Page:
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Prices for Asphalt Driveway Alternatives

Blacktop and Concrete are Common Building Materials; Save Money or Spend More

© 2010 by all rights reserved; content may not be copied, rewritten, or republished without author’s written permission

Stamped Concrete Driveway Looks Like a more Expensive Stone Surface

Asphalt, blacktop, or tarmac. Whatever you choose to call it, it’s very popular in some parts of the world. It’s a very affordable driveway and walkway material; depending on the price of crude oil, it can usually be installed for about $2.00 to $6.50 per square foot. Asphalt driveway maintenance is routine.

Then there’s concrete, sometimes mistakenly called cement when it’s actually a mixture of Portland cement and various other aggregates. Like blacktop, the price varies with global market conditions. For example, in the 90s the price really spiked when China was undergoing huge growth and caused the law of supply and demand to kick in.

It has a long, virtually maintenance-free lifespan as long as tree roots and erratic overly dry/wet conditions. You can expect at least a good 25 years.

Alternatives to Concrete and Asphalt Driveways

  • Bricks. Bricks really boost home equity when used on the driveway, walkway, and a garden path or two. Expect to pay from $10 to $35.00 per square foot. They’re somewhat porous, so moss is likely to occur under the right circumstances. It looks quaint on your garden path, but can cause a bit of a problem on your driveway. A periodic pass with a pressure washer will take care of that. A properly-laid surface of clay fired bricks should have a lifespan of 30 years.
  • Decorative Concrete. A nice alternative to vanilla-flavor concrete, it can be had for $10.00 to $18.00 per square foot. Once again, market demand rules. There a variety of techniques at the contractor’s disposal, such as dye, stamping, or an imaginative combination of the two.
  • Loose Stones. A good choice for the frugal; it runs around about $1.00 to $4.00 per square foot. Stones can be a real eye-opener when their color is matched to the home’s trim or to the landscaping theme. The should have a border to keep the stones from wandering into the yard, and with periodic maintenance will outlast the homeowner.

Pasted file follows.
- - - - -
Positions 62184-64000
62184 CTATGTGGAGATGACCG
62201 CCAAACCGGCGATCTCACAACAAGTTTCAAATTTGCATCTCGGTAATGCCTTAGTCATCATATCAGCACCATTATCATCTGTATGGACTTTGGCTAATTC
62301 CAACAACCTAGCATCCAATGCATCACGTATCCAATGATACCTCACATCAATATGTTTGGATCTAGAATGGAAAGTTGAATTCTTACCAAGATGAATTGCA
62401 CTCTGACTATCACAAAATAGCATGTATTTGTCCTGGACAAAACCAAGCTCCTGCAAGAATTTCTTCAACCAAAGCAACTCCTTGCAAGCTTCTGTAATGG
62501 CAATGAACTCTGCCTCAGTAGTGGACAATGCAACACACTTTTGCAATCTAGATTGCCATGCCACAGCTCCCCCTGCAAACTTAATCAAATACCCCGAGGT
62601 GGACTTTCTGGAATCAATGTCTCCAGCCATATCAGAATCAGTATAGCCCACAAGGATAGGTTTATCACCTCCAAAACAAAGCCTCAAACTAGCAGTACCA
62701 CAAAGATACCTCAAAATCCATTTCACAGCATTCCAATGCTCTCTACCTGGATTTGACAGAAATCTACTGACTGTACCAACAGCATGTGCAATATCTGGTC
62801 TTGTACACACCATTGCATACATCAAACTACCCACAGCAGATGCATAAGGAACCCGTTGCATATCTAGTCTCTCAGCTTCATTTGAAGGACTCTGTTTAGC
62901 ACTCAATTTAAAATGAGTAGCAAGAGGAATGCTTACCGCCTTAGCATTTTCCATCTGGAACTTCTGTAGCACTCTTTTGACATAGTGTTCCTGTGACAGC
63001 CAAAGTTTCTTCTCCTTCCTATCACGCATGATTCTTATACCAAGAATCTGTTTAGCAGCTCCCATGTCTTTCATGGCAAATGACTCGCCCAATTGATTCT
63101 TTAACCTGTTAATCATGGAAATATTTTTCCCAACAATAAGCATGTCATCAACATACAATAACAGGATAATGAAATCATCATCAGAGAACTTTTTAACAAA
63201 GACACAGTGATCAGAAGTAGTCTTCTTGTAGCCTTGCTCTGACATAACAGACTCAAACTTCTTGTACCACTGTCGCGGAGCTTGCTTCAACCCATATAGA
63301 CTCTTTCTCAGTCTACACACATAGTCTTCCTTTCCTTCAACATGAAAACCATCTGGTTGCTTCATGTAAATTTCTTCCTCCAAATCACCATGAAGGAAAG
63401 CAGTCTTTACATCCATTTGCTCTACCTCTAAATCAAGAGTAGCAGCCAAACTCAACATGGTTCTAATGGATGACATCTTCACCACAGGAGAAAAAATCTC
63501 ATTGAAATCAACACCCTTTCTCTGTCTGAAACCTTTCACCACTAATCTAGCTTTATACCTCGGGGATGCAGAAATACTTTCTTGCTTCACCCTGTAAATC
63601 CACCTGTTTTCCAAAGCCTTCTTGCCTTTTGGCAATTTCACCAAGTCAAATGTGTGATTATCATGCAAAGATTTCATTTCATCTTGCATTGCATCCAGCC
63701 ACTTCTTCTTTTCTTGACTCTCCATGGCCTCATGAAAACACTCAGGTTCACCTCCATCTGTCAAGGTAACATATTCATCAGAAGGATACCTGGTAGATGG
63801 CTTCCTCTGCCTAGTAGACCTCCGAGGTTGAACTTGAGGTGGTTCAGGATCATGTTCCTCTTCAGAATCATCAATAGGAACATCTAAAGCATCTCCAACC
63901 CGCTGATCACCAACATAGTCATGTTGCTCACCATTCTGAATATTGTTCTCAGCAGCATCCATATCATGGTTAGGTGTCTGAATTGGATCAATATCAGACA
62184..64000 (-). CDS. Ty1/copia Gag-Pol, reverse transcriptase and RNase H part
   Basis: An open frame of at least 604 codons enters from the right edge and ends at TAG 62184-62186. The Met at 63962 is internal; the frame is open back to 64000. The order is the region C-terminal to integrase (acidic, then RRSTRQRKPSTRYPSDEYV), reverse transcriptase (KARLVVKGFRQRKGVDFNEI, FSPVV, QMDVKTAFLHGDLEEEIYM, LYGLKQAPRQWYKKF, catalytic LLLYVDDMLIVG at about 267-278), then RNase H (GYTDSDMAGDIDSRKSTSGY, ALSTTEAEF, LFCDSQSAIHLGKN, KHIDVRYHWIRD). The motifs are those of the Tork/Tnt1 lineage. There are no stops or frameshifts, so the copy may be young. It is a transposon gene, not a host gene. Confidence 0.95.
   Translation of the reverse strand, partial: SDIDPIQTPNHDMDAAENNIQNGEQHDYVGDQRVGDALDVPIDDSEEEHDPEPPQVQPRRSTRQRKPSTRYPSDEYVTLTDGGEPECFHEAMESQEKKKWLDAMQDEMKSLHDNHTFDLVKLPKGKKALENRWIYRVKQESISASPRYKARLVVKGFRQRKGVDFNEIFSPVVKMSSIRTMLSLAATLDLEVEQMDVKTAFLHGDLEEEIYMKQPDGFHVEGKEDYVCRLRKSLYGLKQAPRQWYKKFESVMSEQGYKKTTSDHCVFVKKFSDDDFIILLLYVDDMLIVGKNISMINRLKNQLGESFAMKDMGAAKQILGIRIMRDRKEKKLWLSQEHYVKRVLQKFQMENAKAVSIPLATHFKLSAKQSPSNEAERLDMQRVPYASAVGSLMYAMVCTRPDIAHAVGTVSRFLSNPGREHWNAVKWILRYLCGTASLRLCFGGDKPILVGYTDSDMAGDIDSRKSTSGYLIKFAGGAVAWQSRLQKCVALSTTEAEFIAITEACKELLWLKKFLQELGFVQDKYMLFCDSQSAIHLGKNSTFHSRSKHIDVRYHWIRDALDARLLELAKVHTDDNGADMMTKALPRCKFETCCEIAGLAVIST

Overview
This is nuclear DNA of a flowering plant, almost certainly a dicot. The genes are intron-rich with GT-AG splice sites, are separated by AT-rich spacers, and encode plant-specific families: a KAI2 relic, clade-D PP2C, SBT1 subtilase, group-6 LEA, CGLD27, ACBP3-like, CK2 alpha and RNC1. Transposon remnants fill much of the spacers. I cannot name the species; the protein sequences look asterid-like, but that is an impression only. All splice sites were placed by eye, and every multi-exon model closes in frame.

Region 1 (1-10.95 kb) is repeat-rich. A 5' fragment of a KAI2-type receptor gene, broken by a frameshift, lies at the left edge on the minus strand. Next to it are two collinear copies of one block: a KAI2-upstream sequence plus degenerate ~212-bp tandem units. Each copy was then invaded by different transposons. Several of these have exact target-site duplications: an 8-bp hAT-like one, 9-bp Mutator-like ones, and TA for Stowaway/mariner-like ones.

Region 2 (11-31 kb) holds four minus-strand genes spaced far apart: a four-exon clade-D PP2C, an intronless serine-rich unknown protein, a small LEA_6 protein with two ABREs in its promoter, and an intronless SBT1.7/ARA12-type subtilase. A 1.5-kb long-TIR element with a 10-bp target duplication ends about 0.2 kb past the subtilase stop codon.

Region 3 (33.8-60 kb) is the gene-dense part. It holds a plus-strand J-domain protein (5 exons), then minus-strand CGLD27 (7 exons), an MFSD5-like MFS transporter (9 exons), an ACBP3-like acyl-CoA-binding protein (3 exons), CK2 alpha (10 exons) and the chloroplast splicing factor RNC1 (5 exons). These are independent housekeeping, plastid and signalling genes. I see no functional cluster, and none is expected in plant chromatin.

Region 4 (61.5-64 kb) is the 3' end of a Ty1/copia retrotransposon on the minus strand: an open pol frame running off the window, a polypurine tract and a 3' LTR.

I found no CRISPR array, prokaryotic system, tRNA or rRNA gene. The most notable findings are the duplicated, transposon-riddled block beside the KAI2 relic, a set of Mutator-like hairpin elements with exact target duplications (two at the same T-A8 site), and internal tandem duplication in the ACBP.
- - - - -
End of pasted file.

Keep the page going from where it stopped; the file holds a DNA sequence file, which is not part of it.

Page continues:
• Cobblestone. These are natural rock, commonly basalt, granite, or something similar. This makes it very durable and long-lasting. Because it’s installed in in a modular fashion rather than being poured into a form, it doesn’t have concrete’s cracking issues. It will usually set you back $15.00 to $50.00 per square foot, depending on how far you are from the quarry; heavy freight costs a lot to transport.
  • Tar and Chip. You may have heard this called macadam (which actually sounds better as a general contractor once told me; marketing guides price). To install it, a gravel base goes down first. Next, it’s coated it with hot, molten asphalt. It’ reasonably priced at around $1.75 to $6.00 per square foot. The lifespan is approximately 8 years before a face lift is called for.
  • Gravel Driveways. This is probably the least expensive of all driveway materials. It’s a bargain at $0.45 to $4.00 per square foot. It’s actually a composite of clay, small rocks, and sand. This combination packs nicely. It can last a hundred years or more and does best with an annual grading and perimeter containment.

These are the most common driveway, walkway, and garden path building materials. The prices mentioned are far from set in stone, but they can give you a good sense of which are inexpensive and which will set you back a bit. Just remember to adjust your homeowner insurance policy to reflect your new home equity after making any home improvements.

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